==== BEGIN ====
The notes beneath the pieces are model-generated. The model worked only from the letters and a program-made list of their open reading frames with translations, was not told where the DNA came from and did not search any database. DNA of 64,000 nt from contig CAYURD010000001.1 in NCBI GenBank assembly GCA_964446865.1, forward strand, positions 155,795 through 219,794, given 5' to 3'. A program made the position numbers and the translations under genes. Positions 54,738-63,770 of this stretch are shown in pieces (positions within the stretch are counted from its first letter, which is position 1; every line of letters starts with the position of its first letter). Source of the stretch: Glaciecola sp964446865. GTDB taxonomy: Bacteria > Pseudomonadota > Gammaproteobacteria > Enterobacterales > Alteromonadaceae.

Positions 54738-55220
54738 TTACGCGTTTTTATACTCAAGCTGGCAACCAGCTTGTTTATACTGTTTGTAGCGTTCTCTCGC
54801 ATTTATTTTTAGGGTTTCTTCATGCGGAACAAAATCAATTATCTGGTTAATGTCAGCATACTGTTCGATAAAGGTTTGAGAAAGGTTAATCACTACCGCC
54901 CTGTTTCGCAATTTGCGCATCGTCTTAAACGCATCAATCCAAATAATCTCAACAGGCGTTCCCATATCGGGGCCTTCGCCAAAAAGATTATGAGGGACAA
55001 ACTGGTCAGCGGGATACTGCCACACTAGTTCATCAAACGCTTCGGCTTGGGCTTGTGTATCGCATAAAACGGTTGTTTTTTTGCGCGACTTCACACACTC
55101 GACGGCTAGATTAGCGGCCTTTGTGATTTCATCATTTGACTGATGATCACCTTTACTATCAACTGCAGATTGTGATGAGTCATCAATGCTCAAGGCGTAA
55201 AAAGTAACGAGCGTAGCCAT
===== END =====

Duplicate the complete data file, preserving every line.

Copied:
The notes beneath the pieces are model-generated. The model worked only from the letters and a program-made list of their open reading frames with translations, was not told where the DNA came from and did not search any database. DNA of 64,000 nt from contig CAYURD010000001.1 in NCBI GenBank assembly GCA_964446865.1, forward strand, positions 155,795 through 219,794, given 5' to 3'. A program made the position numbers and the translations under genes. Positions 54,738-63,770 of this stretch are shown in pieces (positions within the stretch are counted from its first letter, which is position 1; every line of letters starts with the position of its first letter). Source of the stretch: Glaciecola sp964446865. GTDB taxonomy: Bacteria > Pseudomonadota > Gammaproteobacteria > Enterobacterales > Alteromonadaceae.

Positions 54738-55220
54738 TTACGCGTTTTTATACTCAAGCTGGCAACCAGCTTGTTTATACTGTTTGTAGCGTTCTCTCGC
54801 ATTTATTTTTAGGGTTTCTTCATGCGGAACAAAATCAATTATCTGGTTAATGTCAGCATACTGTTCGATAAAGGTTTGAGAAAGGTTAATCACTACCGCC
54901 CTGTTTCGCAATTTGCGCATCGTCTTAAACGCATCAATCCAAATAATCTCAACAGGCGTTCCCATATCGGGGCCTTCGCCAAAAAGATTATGAGGGACAA
55001 ACTGGTCAGCGGGATACTGCCACACTAGTTCATCAAACGCTTCGGCTTGGGCTTGTGTATCGCATAAAACGGTTGTTTTTTTGCGCGACTTCACACACTC
55101 GACGGCTAGATTAGCGGCCTTTGTGATTTCATCATTTGACTGATGATCACCTTTACTATCAACTGCAGATTGTGATGAGTCATCAATGCTCAAGGCGTAA
55201 AAAGTAACGAGCGTAGCCAT